Today is the first day of third grade for Connor. I’m so excited and optimistic. He’s moved from the primary school to the elementary school and, so far, the teachers seem really sharp and willing to support him as much as possible.
Staff with the right attitude make all the difference in the world.
That isn’t just hyperbole, but a truth I’ve experienced first-hand. We just wrapped up the BEST summer vacation we’ve ever had. Ever. Sure, part of it is growth and maturity, combined with the right medication, but those things don’t magically remove all challenges. The lynchpin of the success was the staff. And to think that it happened by accident.
See, I wasn’t quick enough this year when it was time to enroll for summer camp. The adaptive camp we used last year fills up quickly. When I called, they only had three different weeks with openings. I took them with a knot in my gut, knowing the rest of the time would have to be spent at the school district camp. The school district took over a couple of years ago, after many issues with the Y running the camp. Still, I was worried that we were in for another experience where they staff to the bare minimum, and can’t deal with kids that don’t fit inside the box.
I was so wrong.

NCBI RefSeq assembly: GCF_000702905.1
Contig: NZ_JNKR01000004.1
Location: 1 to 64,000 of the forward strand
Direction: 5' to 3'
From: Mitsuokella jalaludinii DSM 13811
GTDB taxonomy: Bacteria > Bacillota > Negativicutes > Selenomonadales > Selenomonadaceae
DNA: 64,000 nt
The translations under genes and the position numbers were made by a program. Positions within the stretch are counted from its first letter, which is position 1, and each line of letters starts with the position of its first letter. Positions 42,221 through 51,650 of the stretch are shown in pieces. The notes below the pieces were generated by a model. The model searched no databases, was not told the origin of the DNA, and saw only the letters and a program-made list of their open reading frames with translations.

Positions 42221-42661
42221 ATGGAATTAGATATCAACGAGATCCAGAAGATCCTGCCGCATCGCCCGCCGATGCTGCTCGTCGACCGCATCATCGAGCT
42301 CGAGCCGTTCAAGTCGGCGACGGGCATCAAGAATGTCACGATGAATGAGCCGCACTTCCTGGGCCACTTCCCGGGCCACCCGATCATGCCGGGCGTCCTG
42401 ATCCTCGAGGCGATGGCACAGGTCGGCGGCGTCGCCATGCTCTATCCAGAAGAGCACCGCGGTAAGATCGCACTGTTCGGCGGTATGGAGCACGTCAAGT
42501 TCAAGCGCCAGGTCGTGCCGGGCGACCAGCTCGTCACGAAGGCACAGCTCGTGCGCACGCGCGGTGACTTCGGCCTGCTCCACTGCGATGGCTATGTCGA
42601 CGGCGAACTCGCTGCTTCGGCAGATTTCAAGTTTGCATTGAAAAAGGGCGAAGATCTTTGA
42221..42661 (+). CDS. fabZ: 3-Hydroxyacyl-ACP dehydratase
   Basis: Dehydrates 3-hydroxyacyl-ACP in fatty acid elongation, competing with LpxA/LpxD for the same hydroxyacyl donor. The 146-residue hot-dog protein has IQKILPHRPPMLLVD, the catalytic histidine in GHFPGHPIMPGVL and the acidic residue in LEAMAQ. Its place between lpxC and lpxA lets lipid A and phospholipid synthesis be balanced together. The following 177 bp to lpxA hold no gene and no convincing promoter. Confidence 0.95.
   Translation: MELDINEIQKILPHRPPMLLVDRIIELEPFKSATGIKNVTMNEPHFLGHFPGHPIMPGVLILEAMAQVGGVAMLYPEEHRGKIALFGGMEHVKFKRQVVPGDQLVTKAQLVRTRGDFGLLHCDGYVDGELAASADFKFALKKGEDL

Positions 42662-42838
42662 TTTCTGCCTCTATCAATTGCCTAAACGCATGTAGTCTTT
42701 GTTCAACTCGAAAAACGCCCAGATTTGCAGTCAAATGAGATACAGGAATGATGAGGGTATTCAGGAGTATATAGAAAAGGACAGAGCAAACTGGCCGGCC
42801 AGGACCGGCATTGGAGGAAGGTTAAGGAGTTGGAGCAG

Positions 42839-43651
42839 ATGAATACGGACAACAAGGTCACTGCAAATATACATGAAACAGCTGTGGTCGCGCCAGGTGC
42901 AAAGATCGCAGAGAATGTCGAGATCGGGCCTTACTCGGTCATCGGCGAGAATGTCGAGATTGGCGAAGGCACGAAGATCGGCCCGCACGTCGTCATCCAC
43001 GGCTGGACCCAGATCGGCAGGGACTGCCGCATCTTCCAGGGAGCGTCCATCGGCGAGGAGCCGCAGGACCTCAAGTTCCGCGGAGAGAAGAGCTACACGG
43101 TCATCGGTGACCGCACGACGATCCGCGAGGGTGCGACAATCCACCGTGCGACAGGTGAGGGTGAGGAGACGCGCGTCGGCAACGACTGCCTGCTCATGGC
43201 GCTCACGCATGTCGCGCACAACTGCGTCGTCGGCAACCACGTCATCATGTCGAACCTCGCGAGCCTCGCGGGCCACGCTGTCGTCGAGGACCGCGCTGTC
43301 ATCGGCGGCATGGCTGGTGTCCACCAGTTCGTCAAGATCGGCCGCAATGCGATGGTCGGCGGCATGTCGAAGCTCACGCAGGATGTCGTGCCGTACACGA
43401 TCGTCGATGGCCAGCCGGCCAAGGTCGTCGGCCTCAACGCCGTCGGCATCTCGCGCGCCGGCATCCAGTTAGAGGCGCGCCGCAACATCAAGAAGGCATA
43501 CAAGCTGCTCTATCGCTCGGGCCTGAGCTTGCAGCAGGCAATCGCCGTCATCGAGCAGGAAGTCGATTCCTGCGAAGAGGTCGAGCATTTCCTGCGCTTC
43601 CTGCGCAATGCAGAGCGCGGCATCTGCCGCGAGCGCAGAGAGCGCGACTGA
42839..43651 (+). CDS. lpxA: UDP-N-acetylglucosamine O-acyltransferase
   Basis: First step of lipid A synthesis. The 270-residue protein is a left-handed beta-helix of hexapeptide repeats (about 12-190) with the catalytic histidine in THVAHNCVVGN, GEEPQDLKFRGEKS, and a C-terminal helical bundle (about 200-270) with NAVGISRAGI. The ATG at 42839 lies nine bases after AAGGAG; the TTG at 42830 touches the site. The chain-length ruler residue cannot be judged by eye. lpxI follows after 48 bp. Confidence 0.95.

From day one, they greeted us with smiles and positive attitudes. Some of the staff already knew Connor from the after-school program, and were enthusiastic about working with him. They were staffed with an extra person in case additional support was needed. The staff actually had experience with kids on the spectrum (imagine that!). They matched him up with the staff person with the most background in special needs. He worked amazingly well with Connor. If there was a challenge that arose, he would greet me with his game plan to address it.
I’m almost swooning just thinking about it.
One day I picked up Connor and was greeted with a note. His staff person knew that writing and spelling was a challenge for Connor, so he decided that a great way to wrap up the day would be to help Connor write a note to me that summarized the day’s events. I’ll admit it, I teared up. These camp counselors were nothing short of amazing.
When I would complement them on what a great job they were doing, they would remind me that it’s their job to make every child’s camp experience a success.
IT’S THEIR JOB.
And they were right. But I’d grown so accustomed to having to train and teach and coerce and beg staff to work with my child, that I simply had no expectations left. And it shouldn’t be that way. No parent should dread the thought of summer to the point of feeling physically sick.
The reason I’m telling you this is because I want everyone to know that it IS possible to find supportive staff for our kids. It isn’t just possible, but should be the norm. It’s important to keep fighting for programs to really be inclusive for our kids, and not just throw out that term as lip service.
I didn’t do much writing this summer, and the reason was because things were so pleasant and calm. It was nice to just enjoy the ebb and flow of the hot days, without a sense of dread or fear of what was happening at camp.
Don’t settle for less. Let staff know that inclusion is possible and can be successful. I promise, it’s worth the fight.